Kiwi Loses Flight, FX Awaits Yellen

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Market Drivers for May 7 2014

RBNZ’s Wheeler – kiwi is overvalued

AU Retail Sales miss

Nikkei -2.93% Europe -.25%

Oil $100/bbl

Gold $1314/oz.

Europe and Asia:

NZD Unemployment 6.0% vs. 5.8%

AUD AIG Construction 45.9 vs. 46.2

AUD Retail Sales 0.1% vs. 0.4%

EUR GE Factory Orders -2.8% vs. 0.3%

EUR Retail PMI 51.2 vs. 49.2

North America:

CAD Building Permits 08:30 AM

USD Yellen testimony 10:00AM

Just a day after setting fresh yearly highs, the kiwi sold off sharply in Asian and early European trade today as dovish comments from RBNZ chief Wheeler weighed on the unit. The RBNZ governor, speaking in front of the Dairy farmers forum stated that the New Zealand dollar is overvalued and that its current price is unsustainable.

New Zealand monetary authorities find themselves in a difficult position as the central bank must battle the housing bubble in the country and thus continue to raise rates, but at the same time maintain the exchange rate competitive. Already the high value of the kiwi has weighed on demand for New Zealand milk – a major export for the country.

Mr. Wheeler noted that the rise in the currency will be factor in assessing future interest rate policy and even went on to suggest that is all else fails the central bank may resort to direct currency speculation and sell New Zealand dollars in order to keep exchange rate down. His jawboning had the intended effect and the kiwi dropped 3/4 of a cent as the night wore on as late longs liquidated their positions.

Still, despite Governor Wheeler’s ardent rhetoric, the 3.00% money market rate of the New Zealand dollar will remain an attraction for yield starved investors in a world where US 10 year rates remain close to 2.5%. Indeed, the fate of the kiwi is likely to be driven more by Fed policy rather than RBNZ’s. If US rates begin to pick up, they will provide a natural challenge to NZD/USD, but if they remain moribund or sink even further, the kiwi is likely to make fresh yearly highs despite the RBNZ’s best efforts to contain its rise.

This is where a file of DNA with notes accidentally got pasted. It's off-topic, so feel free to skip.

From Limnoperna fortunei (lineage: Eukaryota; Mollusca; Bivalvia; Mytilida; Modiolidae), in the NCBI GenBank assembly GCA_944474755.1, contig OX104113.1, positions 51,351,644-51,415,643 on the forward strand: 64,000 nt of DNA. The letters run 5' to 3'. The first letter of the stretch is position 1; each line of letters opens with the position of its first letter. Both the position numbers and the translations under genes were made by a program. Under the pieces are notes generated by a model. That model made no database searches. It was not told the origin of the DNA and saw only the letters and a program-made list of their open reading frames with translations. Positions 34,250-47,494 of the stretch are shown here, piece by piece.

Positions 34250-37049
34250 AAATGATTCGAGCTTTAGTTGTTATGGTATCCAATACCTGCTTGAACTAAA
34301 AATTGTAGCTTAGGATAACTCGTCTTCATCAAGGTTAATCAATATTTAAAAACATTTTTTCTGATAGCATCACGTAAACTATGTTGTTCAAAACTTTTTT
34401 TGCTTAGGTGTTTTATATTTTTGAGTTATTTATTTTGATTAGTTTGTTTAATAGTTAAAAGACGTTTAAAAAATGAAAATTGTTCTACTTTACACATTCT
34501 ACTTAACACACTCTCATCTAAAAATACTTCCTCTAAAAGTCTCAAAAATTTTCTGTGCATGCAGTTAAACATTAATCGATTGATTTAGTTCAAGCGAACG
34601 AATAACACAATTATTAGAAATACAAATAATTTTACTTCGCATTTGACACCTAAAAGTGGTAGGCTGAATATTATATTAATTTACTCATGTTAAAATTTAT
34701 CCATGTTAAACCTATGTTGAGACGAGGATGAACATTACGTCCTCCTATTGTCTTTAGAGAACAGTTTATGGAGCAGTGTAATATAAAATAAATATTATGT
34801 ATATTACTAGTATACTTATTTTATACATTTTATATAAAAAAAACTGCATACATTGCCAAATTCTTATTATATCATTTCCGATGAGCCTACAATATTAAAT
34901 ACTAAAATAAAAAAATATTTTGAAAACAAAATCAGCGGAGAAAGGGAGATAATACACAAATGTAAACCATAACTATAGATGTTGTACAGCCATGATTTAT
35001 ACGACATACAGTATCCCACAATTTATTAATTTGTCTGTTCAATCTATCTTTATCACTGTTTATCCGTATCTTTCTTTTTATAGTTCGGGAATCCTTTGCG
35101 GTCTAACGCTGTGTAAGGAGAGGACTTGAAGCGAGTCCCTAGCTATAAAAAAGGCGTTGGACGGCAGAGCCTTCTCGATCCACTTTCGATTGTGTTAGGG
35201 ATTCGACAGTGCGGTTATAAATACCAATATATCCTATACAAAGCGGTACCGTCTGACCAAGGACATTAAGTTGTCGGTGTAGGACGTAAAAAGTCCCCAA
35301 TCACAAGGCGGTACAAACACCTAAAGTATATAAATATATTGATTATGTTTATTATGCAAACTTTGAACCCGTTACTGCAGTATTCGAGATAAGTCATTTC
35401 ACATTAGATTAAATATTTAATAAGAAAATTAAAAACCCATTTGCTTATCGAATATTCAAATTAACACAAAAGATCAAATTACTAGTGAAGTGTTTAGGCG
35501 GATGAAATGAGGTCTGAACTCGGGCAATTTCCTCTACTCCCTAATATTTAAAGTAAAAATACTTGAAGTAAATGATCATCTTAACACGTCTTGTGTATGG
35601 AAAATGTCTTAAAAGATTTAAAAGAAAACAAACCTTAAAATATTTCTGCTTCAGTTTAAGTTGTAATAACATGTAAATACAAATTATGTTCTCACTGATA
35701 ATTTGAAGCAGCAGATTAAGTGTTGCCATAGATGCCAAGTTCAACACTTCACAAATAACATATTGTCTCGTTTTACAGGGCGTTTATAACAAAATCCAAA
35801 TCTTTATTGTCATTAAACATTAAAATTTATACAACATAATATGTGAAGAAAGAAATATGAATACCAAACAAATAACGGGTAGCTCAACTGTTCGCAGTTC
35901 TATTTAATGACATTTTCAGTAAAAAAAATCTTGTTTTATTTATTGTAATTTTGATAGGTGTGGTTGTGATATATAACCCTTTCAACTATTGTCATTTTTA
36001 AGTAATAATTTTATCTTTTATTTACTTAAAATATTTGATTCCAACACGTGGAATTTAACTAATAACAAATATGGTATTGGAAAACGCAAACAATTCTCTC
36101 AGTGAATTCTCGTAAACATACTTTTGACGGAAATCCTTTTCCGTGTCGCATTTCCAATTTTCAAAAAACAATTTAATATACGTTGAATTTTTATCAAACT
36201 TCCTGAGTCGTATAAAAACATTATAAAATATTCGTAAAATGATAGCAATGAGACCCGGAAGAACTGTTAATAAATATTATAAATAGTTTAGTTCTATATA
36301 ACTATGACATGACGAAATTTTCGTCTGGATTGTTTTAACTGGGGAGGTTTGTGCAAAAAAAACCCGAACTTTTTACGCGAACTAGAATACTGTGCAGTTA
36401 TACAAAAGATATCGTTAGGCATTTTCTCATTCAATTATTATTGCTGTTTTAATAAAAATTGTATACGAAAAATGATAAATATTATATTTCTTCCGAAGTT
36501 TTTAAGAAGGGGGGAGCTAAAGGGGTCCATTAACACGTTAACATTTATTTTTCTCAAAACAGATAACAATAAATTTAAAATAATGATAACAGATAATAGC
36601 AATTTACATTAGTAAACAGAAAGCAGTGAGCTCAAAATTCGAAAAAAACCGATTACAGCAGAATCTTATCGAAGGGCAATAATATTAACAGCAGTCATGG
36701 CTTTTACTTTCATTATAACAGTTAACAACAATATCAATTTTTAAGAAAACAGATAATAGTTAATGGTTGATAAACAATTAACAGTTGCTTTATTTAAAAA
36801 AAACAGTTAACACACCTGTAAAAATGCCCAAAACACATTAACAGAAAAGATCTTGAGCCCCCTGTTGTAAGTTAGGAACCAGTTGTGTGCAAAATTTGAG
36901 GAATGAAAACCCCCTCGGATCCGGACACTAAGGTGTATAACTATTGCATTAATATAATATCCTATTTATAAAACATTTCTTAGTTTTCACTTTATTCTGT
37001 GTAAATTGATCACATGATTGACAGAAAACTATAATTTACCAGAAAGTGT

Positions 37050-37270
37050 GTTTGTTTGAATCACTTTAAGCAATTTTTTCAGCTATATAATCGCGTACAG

Elsewhere the calendar was relatively quiet but German factory orders posted a massive miss coming in at -2.8% versus 0.3% eyed. Export orders dropped a very steep -4.6% as geopolitical tensions and the high price of the EUR/USD are clearly starting to take their toll. The EUR/USD saw little reaction to the news, but as the day wore on the pair started to drift lower and may test the 1.3900 level later in the day if Janet Yellen’s testimony provides any lift for the dollar.

Ms. Yellen’s testimony in front of Congress will be the marquee event of the day as traders await her comments on the US economy. As our colleague Kathy Lien noted, “Investors have been selling dollars aggressively over the past month despite better than expected economic data and further losses are likely unless Janet Yellen steps in to stop the slide in the currency tomorrow, but why would she? Unless inflation is skyrocketing, central bankers rarely have a problem with a weak currency especially in an environment where growth is a premium. Federal Reserve officials have also gone to great lengths to prevent yields from rising as they unwind Quantitative Easing so they won’t be eager to say or do anything that could risk sending yields sharply higher.” In short Ms. Yellen is likely to stick to the script and that will keep the dollar in doldrums for now.

Boris Schlossberg
Managing Director

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